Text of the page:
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Old October 27th 19, 08:14 AM posted to,
Arlen _G_ Holder Arlen _G_ Holder is offline
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First recorded activity by DIYBanter: Oct 2019
Posts: 11
Default How the heck does a typical home transfer switch work?


Hi Jeff,

As you're aware, PG&E has cut our power here near Santa Cruz and the hills
surrounding Silicon Valley, where the fact I'm able to post this means I
figured out what the problem was with the power from the generator not
getting to the house.

I had _thought_ it was the transfer switch, simply because a couple of
those SBS-2 600V 2Amp fast acting ferrule fuses were missing, but it turns
out that when I replaced the two missing fuses, nothing changed.

It turns out that half of the part #5 was broken inside (invisibly so)
o Generac Part Number #74969 35Amp Circuit Breaker

I'm not sure if that's the same part as "CB1" in bottom right of this page:

But it's Generac Part Number 74969 35 Amp Circuit Breaker (2 ganged poles),
which disconnects 120VAC power based on my measurements on the breaker.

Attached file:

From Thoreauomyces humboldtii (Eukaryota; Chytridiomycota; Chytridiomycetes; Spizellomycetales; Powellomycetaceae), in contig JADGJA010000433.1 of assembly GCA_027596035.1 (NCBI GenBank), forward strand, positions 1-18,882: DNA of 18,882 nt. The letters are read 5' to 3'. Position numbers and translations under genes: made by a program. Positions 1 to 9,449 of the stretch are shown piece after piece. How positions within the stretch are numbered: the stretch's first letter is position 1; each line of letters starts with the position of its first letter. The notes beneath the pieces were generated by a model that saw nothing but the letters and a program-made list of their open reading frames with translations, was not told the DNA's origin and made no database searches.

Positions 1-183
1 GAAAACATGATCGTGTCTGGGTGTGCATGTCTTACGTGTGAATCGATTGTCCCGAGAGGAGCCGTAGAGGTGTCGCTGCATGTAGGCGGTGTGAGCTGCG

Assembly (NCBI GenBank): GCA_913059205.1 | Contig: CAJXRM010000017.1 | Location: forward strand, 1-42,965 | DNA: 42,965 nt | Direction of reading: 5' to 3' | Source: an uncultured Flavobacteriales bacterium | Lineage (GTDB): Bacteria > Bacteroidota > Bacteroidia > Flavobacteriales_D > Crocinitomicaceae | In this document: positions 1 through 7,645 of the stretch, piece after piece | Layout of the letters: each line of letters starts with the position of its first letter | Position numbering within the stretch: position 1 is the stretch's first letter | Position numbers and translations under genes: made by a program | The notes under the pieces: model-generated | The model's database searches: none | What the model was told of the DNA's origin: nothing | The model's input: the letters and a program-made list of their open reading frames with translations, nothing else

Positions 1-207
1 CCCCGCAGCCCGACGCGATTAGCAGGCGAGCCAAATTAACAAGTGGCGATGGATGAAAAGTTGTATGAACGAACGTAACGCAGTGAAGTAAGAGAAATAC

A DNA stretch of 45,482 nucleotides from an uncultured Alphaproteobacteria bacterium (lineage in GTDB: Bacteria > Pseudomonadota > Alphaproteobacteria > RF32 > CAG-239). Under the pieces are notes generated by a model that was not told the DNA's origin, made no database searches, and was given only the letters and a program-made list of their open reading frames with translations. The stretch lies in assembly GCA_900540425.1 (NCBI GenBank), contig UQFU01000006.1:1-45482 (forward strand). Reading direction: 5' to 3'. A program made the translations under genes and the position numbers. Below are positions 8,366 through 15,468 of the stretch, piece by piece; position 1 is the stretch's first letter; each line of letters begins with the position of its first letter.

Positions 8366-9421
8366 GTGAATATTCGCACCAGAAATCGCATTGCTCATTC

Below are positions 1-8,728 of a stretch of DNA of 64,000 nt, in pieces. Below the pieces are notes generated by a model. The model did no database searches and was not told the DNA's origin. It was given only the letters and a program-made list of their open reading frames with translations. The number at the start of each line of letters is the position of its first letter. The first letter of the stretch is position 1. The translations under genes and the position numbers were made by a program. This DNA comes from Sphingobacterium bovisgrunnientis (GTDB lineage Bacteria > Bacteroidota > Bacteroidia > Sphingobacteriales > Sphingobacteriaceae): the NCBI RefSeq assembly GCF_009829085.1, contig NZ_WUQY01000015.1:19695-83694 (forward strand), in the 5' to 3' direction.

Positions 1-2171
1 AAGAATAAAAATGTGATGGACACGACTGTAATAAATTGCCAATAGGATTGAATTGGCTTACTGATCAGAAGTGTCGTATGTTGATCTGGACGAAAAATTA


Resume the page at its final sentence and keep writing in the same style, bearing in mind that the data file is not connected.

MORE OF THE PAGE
This is what it says on the circuit breaker itself:
Carling Switch Inc.
MAX VOLTS 227 (? hard to tell)
HERTZ 50/60
DELAY 04 (? hard to tell)
TRIP AMPS 43 (? hard to tell)
Mexico 9513 (probably the 13th week in 1995)

Where the complete circuit diagram is outlined already in this older post:

In summary, there were two problems concurrently:
1. The fuses were missing in the transfer switch
2. Half the circuit breaker was internally broken

The result was that there was no electricity in the house when the PG&E
power went out until I replaced the fuses; and there was only electricity
to half the house. The 35Amp ganged circuit breaker has two "LINE" and two
"LOAD" terminals, where, each circuit breaker innervates half the house.

Solving electrical problems with advice from helpful posters on Usenet.